In “The Urban Stream Synydrome”, Walsh et. al. recognize the “challenge” of, “engaging... urban areas to achieve a shared understanding of what is achievable/desirable to communities for their local streams,” (716). Additionally, current research on stream restoration projects in the San Francisco Bay Area indicate that ‘volunteerism’ and community involvement have been factors in the success of several recent projects in the region (Chanse. 2011), including Strawberry Creek in Berkeley. Our study attempts to address this issue of engagement by assessing how different methods of engaging volunteers on Berkeley’s campus impact their enthusiasm for stewardship, such as willingness to participate in future on or off-campus restoration events.Four hypotheses guided us in this study:• Involvement in academic work, such as courses and lectures, is the leading means of exposing students to stream restoration work on the U.C Berkeley campus.• The requirements of coursework and research guarantee stewardship at the institutional level, but not necessarily at the individual level.• While other factors, such as living proximity and prior exposure, may also lead to engagement and enthusiasm, institutionalized exposure is a stronger catalyst for stewardship.• Students’ current engagement and enthusiasm for participating in future restoration activities can be used as proxies for measuring successful stewardship.

By cross-correlating 121 undergraduate students’ answers (spread across three experimental groups selected for their proximity to Strawberry Creek or participation in the student-led restoration class, and one randomly selected control group) to questions about their:

(a) past exposure to streams and/or restoration projects 
(b) current exposure to streams/involvement with restoration projects; and
(c) enthusiasm for stream stewardship,

We found that, while students who are part of institutionalized on-campus restoration efforts displayed a stronger watershed understanding, those who actually lived on the creek were more likely to have participated a restoration event (15% versus 46%, respectively). We also discovered that, while 24 percent of students had participated in a creek clean-up, and between 13 and 16% had had lectures, research, or field trip involving the Creek, only one percent have taken the student-led class, calling to question the effectiveness of this aspect of UC Berkeley’s outreach. Finally, we also observed trends in motivation for stewardship, where greater than 60% of all students, cited civic or environmental duty as their reason for engagement, indicating a potential for empathetic enlistment. This information has potential value for stream management/restoration entities to improve outreach and widen the circle of individuals aware of the issues surrounding urban streams and willing to become stream stewards to address those issues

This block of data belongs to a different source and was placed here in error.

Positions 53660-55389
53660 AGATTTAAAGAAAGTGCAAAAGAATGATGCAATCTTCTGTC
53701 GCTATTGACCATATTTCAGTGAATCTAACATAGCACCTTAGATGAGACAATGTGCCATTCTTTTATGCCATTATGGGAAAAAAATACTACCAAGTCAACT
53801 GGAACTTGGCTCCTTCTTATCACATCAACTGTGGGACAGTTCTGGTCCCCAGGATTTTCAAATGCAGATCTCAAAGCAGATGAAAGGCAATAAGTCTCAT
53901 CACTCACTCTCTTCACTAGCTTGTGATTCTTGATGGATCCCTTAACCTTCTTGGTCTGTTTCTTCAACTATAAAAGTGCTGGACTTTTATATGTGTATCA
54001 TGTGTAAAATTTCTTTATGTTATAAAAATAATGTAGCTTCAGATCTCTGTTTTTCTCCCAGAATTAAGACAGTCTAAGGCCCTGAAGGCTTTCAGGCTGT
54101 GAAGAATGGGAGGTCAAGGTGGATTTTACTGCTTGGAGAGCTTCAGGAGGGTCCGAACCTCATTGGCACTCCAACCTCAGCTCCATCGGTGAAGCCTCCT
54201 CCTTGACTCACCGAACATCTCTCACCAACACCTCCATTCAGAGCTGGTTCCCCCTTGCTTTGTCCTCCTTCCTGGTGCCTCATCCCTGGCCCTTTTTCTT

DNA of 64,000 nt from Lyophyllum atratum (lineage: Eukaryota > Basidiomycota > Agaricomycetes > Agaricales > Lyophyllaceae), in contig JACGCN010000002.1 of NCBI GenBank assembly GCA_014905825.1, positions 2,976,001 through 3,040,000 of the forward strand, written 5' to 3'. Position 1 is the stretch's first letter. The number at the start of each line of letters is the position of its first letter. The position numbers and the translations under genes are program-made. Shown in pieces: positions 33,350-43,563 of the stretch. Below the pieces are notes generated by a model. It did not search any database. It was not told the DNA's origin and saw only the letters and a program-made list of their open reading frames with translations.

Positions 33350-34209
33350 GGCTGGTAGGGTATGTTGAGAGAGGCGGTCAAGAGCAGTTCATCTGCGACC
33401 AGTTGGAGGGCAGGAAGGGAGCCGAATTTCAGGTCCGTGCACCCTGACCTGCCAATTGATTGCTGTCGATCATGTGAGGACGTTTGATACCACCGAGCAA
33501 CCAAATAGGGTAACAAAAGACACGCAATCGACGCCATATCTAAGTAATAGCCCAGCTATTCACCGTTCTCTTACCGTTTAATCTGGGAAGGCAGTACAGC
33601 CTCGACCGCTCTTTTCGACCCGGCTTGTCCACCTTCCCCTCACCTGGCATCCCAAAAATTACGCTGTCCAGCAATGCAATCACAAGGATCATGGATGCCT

Post-Project Assessment of the 2003 Cerrito Creek Restoration and Recommendations for Additional Stormwater Management (Michelle Adlong, Michael Cook, Matt Kennedy)

A 750-foot-long daylighted reach of Cerrito Creek defines the southern border of the 29-acre El Cerrito Plaza shopping center and receives a majority of the Plaza’s stormwater runoff. In 2003, this reach, between Talbot and Kains Avenues, underwent a restoration project that widened, re-graded and re-vegetated the channel as well as added a gravel pedestrian path parallel to the stream. The project was completed while the shopping center and parking lot underwent a major renovation. In this study, we assessed current creek conditions and compared them to the original project design as well as a 2005 post-project assessment, completed two years after the restoration project was finished. We found evidence of minor channel incision since 2005, an increase in the number of gravel bars, and an increase in the diversity of sediment size. Native vegetation planted during the restoration appeared to be flourishing, although we documented a few invasive species that have established as well. Although the creek restoration was successful at creating wildlife habitat and a new amenity for the public, it did not adequately address the treatment of stormwater, raising concerns about the impacts of potentially harmful urban runoff on creek water quality. We considered options to retrofit stormwater management infrastructure and concluded that flow- through bioretention structures such as sand filters, basins, or planters would be most feasible based on the local soil conditions and available land area. We also recommend that Cerrito Creek be daylighted for another 450 feet upstream of Talbot Avenue to extend human access to the creek, create additional riparian habitat, and increase pedestrian connectivity from the Ohlone Greenway to San Pablo Avenue.